I also received notice that Anne Delight Colby Zachos, the widow of Kimon Zachos, our classmate, who passed away in 2014, died on July 2, 2020, having battled Alzheimers for almost 10 years. She was survived by their three daughters, Ellen, Elizabeth and Sarah, having instilled in them the belief that they could accomplish anything. She hosted Gloria Steinem in her guest room, lobbied for passage of the ERA, and actively supported Democratic candidates, despite Kim’s position in the New Hampshire Republican Party and their frequent political debates. 

Hal Buckingham informed me that kudos are due to Seth Rosner, who received this accolade from Michael J. Van Zandt, chair of the Senior Lawyers Division of the American Bar Association in its 35th year of existence: “I want to express my appreciation to the extremely dedicated past leaders of the SLD under whom I’ve served and who’ve been an inspiration to me. Since my association with SLD, I’ve been privileged to know and experience the leadership of many past leaders, but I especially want to thank  . . . Seth Rosner. . . . These leaders of the SLD are an inspiration and model for us all.”

The COVID-19 epidemic caused cancellation of the June cruise I planned to celebrate the numerous occasions mentioned in the last newsletter, but we are hoping to plan another as soon as we are able, as I will be celebrating 90 years of age and 65 years of marriage to Barbara. Also, Maddie Bender (daughter of Samuel and Ellen ’82) will be graduating from Yale School of Public Health with a master’s degree, and grandson Gabriel is graduating high school in Tucson, Arizona.

Please keep well during this unprecedented crisis and send me news.

Joseph N. Friedman  |
400 East 56th Street, Apt. 28LM, New York, NY 10022 | 917/715-8881

CLASS OF 1952 | 2020 | ISSUE 2

I hope all of you and your families are well during this unprecedented crisis.

Robert Kelman wrote that he and Mary are doing fine in this time of semi-plague (it’s not the bubonic plague or cholera). In mid-March, they were in Southern California visiting family and rock climbing in Joshua Tree National Park when suddenly everything closed, including the park, the LA opera, and restaurants. It was difficult returning to Colorado as their flights were canceled. They are glad to be able to visit with family on Zoom. Their children and grandchildren have jobs they can work from remotely, so they are not being impacted personally in the dreadful way that so many Americans are.

Frank LaBella ’52, MA’54 and his wife, Arlyne, both “townies,” will soon be celebrating their 68th wedding anniversary. He is a professor emeritus (faculty of medicine, University of Manitoba) who is still researching a novel sensor he invented.

Zdenek “Zed” David has been with the Woodrow Wilson Center in Washington, D.C., since 1976. The Center is the national memorial for President Wilson, granting residential scholarships to scholars who pursue projects relevant to international affairs. He was on the staff until his retirement in 2002. Since then as a “senior scholar,” he has researched the history of East-Central Europe, especially Czechia (his native land, known then as Czechoslovakia). He has published two books and a third one scheduled to appear in November unless the virus interferes with the publication process.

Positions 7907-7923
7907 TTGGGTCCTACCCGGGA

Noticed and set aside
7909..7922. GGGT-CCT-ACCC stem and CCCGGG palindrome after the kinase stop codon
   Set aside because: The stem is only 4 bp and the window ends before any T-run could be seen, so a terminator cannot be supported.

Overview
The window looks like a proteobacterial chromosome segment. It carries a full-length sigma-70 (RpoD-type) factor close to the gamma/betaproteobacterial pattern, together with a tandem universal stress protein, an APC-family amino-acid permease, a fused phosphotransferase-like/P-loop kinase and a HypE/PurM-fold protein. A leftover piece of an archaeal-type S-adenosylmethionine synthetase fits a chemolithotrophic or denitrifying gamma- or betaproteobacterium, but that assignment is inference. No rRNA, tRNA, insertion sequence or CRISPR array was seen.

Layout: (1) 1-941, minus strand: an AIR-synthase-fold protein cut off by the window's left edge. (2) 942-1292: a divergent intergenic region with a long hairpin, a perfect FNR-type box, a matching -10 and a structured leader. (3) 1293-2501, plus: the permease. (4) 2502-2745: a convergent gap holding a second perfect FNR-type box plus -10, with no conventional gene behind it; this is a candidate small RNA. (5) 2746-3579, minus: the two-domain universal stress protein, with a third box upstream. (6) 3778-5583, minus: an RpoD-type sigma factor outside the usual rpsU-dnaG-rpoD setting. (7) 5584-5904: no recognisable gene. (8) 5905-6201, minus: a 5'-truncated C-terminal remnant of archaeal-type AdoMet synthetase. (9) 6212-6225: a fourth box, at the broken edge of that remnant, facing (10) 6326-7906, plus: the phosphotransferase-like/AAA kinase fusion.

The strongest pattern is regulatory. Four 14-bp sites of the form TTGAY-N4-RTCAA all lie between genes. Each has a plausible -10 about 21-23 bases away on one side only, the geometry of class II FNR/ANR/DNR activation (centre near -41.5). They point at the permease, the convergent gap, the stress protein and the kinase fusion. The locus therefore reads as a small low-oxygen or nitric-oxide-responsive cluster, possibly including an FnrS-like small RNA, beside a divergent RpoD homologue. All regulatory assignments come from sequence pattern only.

Hal Buckingham writes, “To all of my Class of 1952 classmates and other readers of these notes. Our very own class scribe, Joe Friedman, and his wife, Barbara, have achieved a milestone of historic proportions, in my view. Their granddaughter, Eliza Ruby Bender, a graduate of Horace Mann School in Riverdale, N.Y., has been accepted on early decision to the Wesleyan Class of 2024! Eliza is the daughter of two other Wesleyan offspring of Barbara and Joe—their daughter, Ellen Friedman Bender ’84 (but ’82 for Reunions), and their son-in-law, Samuel D. Bender, MD ’82. How about that?! With three generations of Wespersons, Joe matches Ron Daniel (Stephen ’82 and India ’22) in generations but exceeds him in number—so far, at least. Congratulations, Barbara and Joe!”

Do you know of any other classmates who can equal or exceed Joe and Ron generationally or in number? I hope that Eliza and the rest of the 2024 class can enjoy the beauty of the Wes campus in the fall instead of online learning.

Joseph N. Friedman  |
400 East 56th Street, Apt. 28LM, New York, NY 10022 | 917/715-8881

CLASS OF 1952 | 2020 | ISSUE 1

More sad news to report. Russell Doolittle, an eminent biochemist, died on Oct. 11, 2019 at the age of 88, according to the Department of Chemistry and Biochemistry at the University of California, San Diego, which praised him as a “true pioneer in early gene science,” who “led the way to how it is used and understood today.” Russ was born in New Haven, Conn., on Jan. 10, 1931. After graduating from Wesleyan with a major in biology, he received a MA in education in 1957 from Trinity College and a PhD in biochemistry from Harvard in 1962. After a stint at Amherst and the Karolinska Institute in Sweden as a post-doctoral fellow, he spent the remainder of his career at the University of California, San Diego, receiving many honors, including election to the National Academy of Sciences as well as a Guggenheim Fellowship in 1984.